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JOHN ROZENTALS leaves his wine glass for a moment as he hears about a new cider venture in the heart of Bilpin apple country. With pix from Hillbilly Cider Shed and all three beverages reviewed.

October 16, 2017 Beverage No Comments Email Email

While I spend most of my beverage-writing time penning stories about wine, I’ll also admit to a partiality for good beers and the occasional cider, though in the latter area I almost completely eschew the stuff churned out by the big guys.

Why? Because much of it is sweetened up and doesn’t appeal to my taste. And because much of it hasn’t ever sniffed an apple, let alone been made from one.

They may smell vaguely of apples because the manufacturers incorporate apple flavouring into the product, but they’ve got nothing to do with cider.

That’s why it’s so heartening to hear about an operation like the Hillbilly Cider Shed, located in the heart of Bilpin apple country, on the outskirts of Sydney along the Bells Line of Road as you start the exhilarating drive towards Lithgow.

It overlooks a working apple orchard, and the owners, Shane and Tessa McLaughlin describe themselves as hillbilly by nature and pride themselves on producing cider from nothing but pure apples.

“We don’t add sugar, we don’t pasteurise and we don’t add artificial flavours,” says Shane. “We’re all about keeping it real and honest — 100 per cent crushed fruit fermented with minimal intervention for an easy bohemian bubble.”

Dedicated cider-lovers can seek out the honest earthiness of Hillbilly Cider, straight out of the barrels at the new cider shed — ciders such as the traditional Scrumpy and Sweet Julie, thought to be the only cider in the world made from the julie apple, discovered and grown at the orchard and the newest apple discovered in the area since the granny smith a century ago.

Visitors can also picnic under the trees in the company of cider-shed dog Star or sit on the deck, soaking up the vibes of raw hillbilly music.

The Hillbilly Cider Shed is located at Shields Orchard, 2270 Bells Line of Road, Bilpin, is open from noon to 5pm on Fridays and from 11am to 5pm on Saturdays and Sundays.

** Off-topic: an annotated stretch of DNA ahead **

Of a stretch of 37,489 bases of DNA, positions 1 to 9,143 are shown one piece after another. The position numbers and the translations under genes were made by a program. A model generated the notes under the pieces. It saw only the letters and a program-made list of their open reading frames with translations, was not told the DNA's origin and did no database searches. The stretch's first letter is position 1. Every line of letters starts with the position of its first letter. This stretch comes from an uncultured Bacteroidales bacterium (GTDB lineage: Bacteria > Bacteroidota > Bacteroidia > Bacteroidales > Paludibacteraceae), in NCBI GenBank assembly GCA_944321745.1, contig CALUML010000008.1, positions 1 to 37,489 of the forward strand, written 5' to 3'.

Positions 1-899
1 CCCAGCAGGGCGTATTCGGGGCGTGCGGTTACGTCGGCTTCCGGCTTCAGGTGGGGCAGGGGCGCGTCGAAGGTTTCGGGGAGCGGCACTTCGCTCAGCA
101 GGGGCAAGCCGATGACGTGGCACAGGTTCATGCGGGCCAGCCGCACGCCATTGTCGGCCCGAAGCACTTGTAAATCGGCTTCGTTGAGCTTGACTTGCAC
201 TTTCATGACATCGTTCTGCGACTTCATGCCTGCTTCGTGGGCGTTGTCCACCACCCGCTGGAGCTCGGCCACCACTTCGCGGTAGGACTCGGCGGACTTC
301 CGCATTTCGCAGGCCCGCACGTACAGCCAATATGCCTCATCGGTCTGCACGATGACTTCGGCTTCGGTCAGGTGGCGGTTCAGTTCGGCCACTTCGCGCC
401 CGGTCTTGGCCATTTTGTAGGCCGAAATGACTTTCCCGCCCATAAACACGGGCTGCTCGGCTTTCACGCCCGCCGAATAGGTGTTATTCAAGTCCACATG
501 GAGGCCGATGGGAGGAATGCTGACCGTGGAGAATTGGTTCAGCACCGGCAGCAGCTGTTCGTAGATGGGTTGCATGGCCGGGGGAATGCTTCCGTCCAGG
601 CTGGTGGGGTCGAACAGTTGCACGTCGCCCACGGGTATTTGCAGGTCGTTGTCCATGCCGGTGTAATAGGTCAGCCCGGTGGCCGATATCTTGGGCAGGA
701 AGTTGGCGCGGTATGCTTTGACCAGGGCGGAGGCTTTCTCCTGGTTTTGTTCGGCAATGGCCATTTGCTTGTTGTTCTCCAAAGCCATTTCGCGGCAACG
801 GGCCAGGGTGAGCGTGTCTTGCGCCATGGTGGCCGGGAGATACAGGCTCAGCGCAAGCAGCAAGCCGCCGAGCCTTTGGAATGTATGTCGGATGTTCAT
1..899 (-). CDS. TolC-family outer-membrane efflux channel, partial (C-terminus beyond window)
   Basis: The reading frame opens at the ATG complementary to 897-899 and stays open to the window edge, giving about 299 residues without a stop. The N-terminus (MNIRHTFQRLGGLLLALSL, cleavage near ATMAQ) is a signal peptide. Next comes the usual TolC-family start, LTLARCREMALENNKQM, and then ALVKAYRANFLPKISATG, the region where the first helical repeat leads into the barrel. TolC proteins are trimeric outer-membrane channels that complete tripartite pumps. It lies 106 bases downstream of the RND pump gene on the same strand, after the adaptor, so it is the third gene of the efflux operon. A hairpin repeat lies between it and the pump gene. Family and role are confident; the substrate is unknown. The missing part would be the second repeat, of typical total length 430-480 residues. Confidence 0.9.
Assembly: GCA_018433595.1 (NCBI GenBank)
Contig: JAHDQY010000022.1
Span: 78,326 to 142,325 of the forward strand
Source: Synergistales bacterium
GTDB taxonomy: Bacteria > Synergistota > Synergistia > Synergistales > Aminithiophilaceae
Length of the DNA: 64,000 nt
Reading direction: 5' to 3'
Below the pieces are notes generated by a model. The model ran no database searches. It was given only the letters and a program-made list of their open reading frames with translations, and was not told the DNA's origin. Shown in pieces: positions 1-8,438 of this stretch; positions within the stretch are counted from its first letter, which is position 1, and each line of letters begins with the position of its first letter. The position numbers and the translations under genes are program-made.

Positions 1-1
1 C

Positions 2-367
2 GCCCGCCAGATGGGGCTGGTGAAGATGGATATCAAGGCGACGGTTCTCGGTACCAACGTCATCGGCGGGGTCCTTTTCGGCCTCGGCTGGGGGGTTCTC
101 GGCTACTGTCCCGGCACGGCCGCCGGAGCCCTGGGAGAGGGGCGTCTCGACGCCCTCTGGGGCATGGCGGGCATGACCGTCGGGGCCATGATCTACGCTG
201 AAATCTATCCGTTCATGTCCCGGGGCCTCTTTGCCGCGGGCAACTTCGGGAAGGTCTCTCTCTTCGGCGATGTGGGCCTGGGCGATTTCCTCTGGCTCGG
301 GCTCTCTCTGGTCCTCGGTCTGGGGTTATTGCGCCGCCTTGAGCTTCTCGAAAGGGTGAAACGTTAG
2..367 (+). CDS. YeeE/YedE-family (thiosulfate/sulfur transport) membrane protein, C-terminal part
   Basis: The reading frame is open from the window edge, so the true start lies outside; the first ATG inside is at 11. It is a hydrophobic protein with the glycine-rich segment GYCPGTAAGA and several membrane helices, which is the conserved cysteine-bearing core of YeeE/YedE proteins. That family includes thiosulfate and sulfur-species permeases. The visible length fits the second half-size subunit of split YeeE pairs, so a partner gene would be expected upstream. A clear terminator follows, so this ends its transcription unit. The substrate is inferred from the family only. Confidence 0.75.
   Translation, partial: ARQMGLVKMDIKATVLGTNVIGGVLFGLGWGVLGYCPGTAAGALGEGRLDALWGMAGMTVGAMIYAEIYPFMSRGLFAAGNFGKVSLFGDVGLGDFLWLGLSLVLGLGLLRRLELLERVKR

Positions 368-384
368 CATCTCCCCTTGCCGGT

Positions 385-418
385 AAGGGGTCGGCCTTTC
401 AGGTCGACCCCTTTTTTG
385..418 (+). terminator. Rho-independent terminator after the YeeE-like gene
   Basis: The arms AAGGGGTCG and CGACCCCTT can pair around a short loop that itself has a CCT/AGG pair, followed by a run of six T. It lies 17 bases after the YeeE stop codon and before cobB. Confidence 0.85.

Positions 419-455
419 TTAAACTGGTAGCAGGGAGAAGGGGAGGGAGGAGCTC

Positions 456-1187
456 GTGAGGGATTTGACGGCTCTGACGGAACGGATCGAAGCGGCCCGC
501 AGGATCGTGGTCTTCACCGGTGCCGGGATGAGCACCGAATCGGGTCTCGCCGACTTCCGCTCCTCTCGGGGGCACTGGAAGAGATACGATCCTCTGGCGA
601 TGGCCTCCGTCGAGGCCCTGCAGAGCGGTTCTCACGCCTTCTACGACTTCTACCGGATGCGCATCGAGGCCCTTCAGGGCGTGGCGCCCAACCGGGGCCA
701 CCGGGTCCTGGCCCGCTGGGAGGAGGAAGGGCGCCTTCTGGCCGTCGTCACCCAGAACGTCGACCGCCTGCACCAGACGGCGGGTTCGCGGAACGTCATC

Visit for more information.


Warburn Estate 2014 Limited-Release 1164 Lagrein: I first came across this red quite recently on a visit to Griffith, where it paired beautifully with a Sicilian-inspired meal that included some magnificent local lamb. It shows the variety’s hallmark firm tannin backbone, but there’s plenty of spicy, dark-fruit flavour as well.

Warburn Estate 2016 Limited-Release 1164 Montepulciano: Montepulciano is the most planted red variety in central and southern Italy, where is gets high praise for making deep-coloured wines with moderate acidity. So it should get plenty of attention in Australian areas such as the Riverina. Plummy flavours are to the fore here and the wine has an alluring softness. Almost getting out of season, but bring on a hearty casserole.


Coopers Session Ale: Coopers Sparkling Ale is one of the favourite palate refreshers for wine writers and this recent addition to the South Australian company’s line-up is certainly welcome. It has a pronounced perfumed fruitiness due to the generous use of galaxy and melba hops in the brew, and the expected cloudiness of an ale made that retains plenty of residual yeast in the keg or bottle.

Written by John Rozentals

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